No real surprise here. Mission critical facilities that pride themselves on and/or are contractually obligated to provide the “five 9’s” of reliability know that sooner or later they must turn critical cooling equipment off to perform maintenance. And they know that they face risk each time they do so.
This is true even for the newest facilities. The minute a facility is turned up, or IT load is added, things start to change. The minute a brand new cooling unit is deployed, it starts to degrade – however incrementally. And that degree of degradation is different from unit to unit, even when those units are nominally identical.
In a risk and financial performance panel presentation at a recent data center event sponsored by Digital Realty, ebay’s Vice President of Global Foundation Services Dean Nelson recently stated that “touching equipment for maintenance increases Probability of Failure (PoF).” Nelson actively manages and focuses on reducing ebay’s PoF metric throughout the facilities he manages.
Performing maintenance puts most facility managers between the proverbial rock and a hard place. If equipment isn’t maintained, by definition you have a “run to failure” maintenance policy. If you do maintain equipment, you incur risk each time you turn something off. The telecom industry calls this “hands in the network” which they manage as a significant risk factor.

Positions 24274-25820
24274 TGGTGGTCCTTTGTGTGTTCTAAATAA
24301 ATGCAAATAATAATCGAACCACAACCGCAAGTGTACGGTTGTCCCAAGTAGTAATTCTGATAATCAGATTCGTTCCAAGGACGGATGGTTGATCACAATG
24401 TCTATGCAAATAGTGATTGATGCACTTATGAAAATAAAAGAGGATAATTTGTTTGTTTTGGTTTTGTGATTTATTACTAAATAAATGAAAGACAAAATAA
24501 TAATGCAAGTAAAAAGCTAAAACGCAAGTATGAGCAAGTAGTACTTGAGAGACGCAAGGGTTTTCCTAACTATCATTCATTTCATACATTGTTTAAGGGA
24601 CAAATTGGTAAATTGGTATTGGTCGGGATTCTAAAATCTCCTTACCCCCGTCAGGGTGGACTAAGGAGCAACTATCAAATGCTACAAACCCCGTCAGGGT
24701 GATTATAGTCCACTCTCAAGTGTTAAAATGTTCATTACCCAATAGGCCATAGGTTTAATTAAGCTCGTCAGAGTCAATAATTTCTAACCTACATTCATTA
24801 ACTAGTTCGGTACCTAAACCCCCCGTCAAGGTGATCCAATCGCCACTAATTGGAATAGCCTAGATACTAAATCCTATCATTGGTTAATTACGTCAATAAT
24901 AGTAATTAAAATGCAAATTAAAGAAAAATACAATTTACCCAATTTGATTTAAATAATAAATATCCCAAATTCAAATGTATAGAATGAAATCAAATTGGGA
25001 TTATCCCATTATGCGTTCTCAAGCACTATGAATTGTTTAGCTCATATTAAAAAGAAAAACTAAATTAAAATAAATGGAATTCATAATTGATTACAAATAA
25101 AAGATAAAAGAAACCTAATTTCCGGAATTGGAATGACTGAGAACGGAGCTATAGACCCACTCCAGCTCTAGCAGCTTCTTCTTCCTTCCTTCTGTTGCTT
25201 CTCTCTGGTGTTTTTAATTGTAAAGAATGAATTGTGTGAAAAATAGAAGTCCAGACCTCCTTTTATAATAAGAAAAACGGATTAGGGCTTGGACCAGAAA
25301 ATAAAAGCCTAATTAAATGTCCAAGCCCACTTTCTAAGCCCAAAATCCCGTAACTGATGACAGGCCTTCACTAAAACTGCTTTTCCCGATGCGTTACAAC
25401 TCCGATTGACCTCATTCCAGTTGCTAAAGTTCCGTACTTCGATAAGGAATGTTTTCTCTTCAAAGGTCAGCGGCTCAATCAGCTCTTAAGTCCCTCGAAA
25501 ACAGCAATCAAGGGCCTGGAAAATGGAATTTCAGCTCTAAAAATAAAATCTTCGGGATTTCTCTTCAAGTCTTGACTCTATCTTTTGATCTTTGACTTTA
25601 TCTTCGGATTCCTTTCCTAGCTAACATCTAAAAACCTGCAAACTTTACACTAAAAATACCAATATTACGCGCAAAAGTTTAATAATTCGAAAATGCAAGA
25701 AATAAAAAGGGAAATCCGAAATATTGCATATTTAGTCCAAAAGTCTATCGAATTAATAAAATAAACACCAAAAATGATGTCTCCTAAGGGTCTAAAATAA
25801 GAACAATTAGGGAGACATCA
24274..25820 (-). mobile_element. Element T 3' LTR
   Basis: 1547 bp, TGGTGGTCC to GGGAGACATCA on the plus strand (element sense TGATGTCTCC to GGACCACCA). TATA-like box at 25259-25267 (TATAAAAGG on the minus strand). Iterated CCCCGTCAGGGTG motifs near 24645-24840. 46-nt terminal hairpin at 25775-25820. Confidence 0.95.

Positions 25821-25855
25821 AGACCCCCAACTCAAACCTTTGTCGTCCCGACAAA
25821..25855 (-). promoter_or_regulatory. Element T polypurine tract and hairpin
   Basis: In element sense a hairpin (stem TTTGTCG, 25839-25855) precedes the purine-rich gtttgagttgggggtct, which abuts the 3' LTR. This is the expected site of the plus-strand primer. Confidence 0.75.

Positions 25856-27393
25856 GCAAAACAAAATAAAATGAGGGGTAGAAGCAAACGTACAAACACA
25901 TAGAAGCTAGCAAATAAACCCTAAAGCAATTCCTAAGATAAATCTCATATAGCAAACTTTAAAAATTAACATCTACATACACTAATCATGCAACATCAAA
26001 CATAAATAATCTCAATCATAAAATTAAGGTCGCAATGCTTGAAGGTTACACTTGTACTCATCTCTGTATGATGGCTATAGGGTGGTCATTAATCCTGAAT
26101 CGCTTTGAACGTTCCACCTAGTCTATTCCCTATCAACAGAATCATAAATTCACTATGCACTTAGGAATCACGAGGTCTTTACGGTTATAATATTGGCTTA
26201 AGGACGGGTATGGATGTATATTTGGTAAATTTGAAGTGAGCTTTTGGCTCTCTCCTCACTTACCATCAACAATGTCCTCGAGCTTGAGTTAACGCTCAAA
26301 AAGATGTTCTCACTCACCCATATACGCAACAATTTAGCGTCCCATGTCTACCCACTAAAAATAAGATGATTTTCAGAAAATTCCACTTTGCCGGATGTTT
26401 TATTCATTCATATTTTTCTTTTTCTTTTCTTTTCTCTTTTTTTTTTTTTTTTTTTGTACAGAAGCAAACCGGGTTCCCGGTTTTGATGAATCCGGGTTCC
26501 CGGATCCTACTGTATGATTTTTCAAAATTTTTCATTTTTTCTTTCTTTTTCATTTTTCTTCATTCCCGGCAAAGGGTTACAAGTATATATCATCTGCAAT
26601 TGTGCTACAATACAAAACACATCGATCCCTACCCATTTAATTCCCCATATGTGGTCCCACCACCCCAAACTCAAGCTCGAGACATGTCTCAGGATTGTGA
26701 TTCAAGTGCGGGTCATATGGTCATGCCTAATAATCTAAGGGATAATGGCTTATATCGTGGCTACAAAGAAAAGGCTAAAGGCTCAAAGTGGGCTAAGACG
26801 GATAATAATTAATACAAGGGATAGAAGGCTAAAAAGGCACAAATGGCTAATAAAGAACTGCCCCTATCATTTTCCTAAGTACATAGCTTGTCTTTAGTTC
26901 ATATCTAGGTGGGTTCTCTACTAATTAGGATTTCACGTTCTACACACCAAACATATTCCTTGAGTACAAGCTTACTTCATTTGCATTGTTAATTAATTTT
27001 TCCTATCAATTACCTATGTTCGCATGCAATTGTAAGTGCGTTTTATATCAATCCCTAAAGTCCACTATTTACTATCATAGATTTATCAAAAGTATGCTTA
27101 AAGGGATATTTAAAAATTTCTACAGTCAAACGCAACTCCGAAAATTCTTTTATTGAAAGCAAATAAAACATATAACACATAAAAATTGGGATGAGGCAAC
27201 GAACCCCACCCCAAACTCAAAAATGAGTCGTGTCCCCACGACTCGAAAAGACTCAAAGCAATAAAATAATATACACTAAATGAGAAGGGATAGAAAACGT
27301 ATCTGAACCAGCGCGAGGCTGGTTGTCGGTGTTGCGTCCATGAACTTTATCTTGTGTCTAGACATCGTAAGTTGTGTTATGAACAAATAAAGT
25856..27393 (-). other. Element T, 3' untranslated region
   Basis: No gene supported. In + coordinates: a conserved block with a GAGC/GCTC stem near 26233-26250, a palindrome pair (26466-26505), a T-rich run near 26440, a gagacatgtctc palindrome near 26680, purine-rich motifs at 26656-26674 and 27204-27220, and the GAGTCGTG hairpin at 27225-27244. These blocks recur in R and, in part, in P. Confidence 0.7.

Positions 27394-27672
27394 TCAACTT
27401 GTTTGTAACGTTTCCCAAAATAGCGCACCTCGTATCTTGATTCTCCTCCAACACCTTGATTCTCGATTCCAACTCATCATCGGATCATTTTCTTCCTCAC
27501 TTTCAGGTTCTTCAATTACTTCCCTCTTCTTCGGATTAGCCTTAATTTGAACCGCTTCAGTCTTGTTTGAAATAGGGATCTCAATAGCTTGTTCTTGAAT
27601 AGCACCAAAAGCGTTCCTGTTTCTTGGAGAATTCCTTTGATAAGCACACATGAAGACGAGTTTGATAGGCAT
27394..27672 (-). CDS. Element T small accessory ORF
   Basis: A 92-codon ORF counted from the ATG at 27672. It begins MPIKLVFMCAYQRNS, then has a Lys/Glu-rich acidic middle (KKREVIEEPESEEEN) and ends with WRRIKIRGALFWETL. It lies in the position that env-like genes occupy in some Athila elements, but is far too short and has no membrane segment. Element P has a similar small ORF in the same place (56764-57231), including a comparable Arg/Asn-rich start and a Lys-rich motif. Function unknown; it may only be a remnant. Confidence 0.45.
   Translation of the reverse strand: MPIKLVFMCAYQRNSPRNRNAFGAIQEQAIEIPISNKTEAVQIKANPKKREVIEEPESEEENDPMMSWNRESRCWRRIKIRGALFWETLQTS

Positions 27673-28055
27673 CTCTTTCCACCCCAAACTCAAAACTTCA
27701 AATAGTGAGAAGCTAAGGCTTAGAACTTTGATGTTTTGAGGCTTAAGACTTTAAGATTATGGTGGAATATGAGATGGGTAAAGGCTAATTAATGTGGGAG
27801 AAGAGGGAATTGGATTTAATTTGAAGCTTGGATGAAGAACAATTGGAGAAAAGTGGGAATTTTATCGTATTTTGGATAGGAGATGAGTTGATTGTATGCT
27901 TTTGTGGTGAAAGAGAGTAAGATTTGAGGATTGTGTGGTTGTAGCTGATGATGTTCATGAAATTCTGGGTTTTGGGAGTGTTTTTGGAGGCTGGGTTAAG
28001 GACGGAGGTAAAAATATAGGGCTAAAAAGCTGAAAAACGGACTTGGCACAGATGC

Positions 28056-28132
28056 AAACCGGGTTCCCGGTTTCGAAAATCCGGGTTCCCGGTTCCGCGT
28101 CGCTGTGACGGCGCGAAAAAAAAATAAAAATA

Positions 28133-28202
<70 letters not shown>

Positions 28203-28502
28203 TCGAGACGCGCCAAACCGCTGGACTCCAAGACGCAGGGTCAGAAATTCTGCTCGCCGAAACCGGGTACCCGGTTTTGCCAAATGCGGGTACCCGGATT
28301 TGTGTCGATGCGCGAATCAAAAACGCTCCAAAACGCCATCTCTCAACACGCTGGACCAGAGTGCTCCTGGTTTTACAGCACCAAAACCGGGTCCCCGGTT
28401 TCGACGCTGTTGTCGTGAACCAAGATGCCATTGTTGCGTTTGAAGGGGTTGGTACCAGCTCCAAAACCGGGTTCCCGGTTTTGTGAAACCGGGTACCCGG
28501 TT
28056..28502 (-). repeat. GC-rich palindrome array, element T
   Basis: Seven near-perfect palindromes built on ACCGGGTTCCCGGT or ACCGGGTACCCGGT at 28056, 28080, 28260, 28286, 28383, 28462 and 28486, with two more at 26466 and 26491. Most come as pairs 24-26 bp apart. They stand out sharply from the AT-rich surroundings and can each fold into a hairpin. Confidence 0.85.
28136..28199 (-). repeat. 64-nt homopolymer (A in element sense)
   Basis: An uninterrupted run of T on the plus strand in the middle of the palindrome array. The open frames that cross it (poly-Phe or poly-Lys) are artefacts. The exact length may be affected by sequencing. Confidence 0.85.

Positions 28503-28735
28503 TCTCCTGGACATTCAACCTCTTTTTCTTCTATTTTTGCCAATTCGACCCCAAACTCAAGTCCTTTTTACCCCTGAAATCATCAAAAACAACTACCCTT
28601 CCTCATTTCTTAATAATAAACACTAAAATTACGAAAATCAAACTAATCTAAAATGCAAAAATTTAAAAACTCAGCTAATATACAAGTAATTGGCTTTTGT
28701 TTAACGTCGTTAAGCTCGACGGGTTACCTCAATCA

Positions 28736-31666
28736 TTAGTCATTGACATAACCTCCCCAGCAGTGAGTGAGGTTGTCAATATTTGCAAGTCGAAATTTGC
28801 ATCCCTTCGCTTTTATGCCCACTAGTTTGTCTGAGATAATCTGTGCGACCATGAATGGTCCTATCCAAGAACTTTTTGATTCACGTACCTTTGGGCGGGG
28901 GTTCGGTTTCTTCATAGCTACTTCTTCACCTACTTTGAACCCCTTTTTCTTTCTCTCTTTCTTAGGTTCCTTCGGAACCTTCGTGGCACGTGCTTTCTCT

What if maintenance risks could be mitigated? What if you could predict what would happen to the thermal conditions of a room and, even more specifically, what racks or servers could be affected if you took a particular HVAC unit offline?
This ability is available today. It doesn’t require computational fluid dynamics (CFD) or other complicated tools that rely on physical models. It can be accomplished through data and analytics. That is, analytics continually updated by real-time data from sensors instrumented throughout a data center floor. Gartner Research says that hindsight based on historical data, followed by insight based on current trends, drives foresight.
Using predictive analytics, facility managers can also determine exactly which units to maintain and when – in addition to understanding the potential thermal affect that each maintenance action will have on every location in the data center floor.
If this knowledge was easily available, what facility manager wouldn’t choose to take advantage of it before taking a maintenance action? My next blog post will provide a visual example of the analysis facility managers can perform to determine when and where to perform maintenance while simultaneously reducing risk to more critical assets and the floor as a whole.